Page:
This is a picture of the gorgeous Vancouver Public Library. I wandered through it when on holiday in Vancouver a few years ago (what can I say, I don't know a single librarian who does not tour other libraries on holiday). The building itself is beautiful, and I was so envious of a public library with so much public space - and the fact that there are subject specialists working on each floor - it's like a university library, almost. I'd LOVE to work there, although living half a continent away sort of makes that difficult. But, it's interesting that there are many different ways people see such a building. Here's one:

Julia Taffe just can't stop hanging around the main branch of the Vancouver Public Library. There's something about Moshe Safdie's colonnades and curving architectural walls that makes her want to create aerial dance. As a dancer and choreographer for her company Aeriosa Dance, Taffe has created four other dances for the inside and outside walls of one of the city's most distinctive buildings.

Taffe likes that the building has become a community gathering place."The building has personally inspired me to create dance in Vancouver," Taffe said. "Without it, my art form would not have developed in the same way."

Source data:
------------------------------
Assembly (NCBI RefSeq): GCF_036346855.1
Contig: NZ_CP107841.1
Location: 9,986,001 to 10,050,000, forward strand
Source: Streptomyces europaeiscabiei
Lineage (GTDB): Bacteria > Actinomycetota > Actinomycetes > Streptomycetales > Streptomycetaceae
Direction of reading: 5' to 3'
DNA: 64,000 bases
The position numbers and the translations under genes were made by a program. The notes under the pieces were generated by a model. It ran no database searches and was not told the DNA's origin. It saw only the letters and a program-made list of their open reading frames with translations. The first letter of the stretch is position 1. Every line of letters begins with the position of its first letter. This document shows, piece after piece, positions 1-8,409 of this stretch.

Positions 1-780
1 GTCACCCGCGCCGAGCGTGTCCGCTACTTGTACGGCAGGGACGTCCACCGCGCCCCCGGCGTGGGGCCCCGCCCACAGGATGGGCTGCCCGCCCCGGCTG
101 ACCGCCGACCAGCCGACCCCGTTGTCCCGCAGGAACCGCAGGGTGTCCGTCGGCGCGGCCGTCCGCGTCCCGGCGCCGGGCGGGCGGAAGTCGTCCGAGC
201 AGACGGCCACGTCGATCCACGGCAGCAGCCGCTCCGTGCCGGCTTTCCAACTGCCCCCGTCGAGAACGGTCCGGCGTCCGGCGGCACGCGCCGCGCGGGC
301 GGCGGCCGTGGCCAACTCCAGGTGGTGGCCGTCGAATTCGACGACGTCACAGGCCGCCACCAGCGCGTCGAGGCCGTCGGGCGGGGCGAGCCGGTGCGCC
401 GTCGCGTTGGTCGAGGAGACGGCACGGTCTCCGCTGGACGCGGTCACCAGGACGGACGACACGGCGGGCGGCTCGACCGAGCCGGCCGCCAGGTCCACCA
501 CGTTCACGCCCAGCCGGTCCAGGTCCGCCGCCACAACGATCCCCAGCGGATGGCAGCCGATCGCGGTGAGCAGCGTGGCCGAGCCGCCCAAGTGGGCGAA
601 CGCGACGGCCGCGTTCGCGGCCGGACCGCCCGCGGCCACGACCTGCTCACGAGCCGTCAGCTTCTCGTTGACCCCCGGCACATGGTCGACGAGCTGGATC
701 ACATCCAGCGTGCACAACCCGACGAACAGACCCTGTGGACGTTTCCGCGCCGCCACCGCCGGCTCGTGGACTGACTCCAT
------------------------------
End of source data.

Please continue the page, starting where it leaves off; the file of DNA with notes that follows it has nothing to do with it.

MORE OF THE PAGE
Read the whole article in the Vancouver press, if you'd like. And do go to the dance company's site to watch some videos of their performances. It's gorgeous!

Friday, March 14, 2008

To Buy a Book

Just a quick announcement -- my husband and I have moved our collection (which used to reside in our bricks and mortar bookshop, Chumley & Pepys Used Books) online to This is an online bookseller's collective, smaller than the better known ABE or Amazon, and is based in Kentucky. We feel they do a great job of book retailing, as well as supporting a charity building libraries in Bolivia. Also they have a wonderful newsletter of interest to bibliophiles.

Use the search box in the sidebar to search all of Biblio, or go to and look for Chumley & Pepys to view our specific inventory. I'm thrilled to be part of this!

Thursday, March 13, 2008

Eat up your favourite books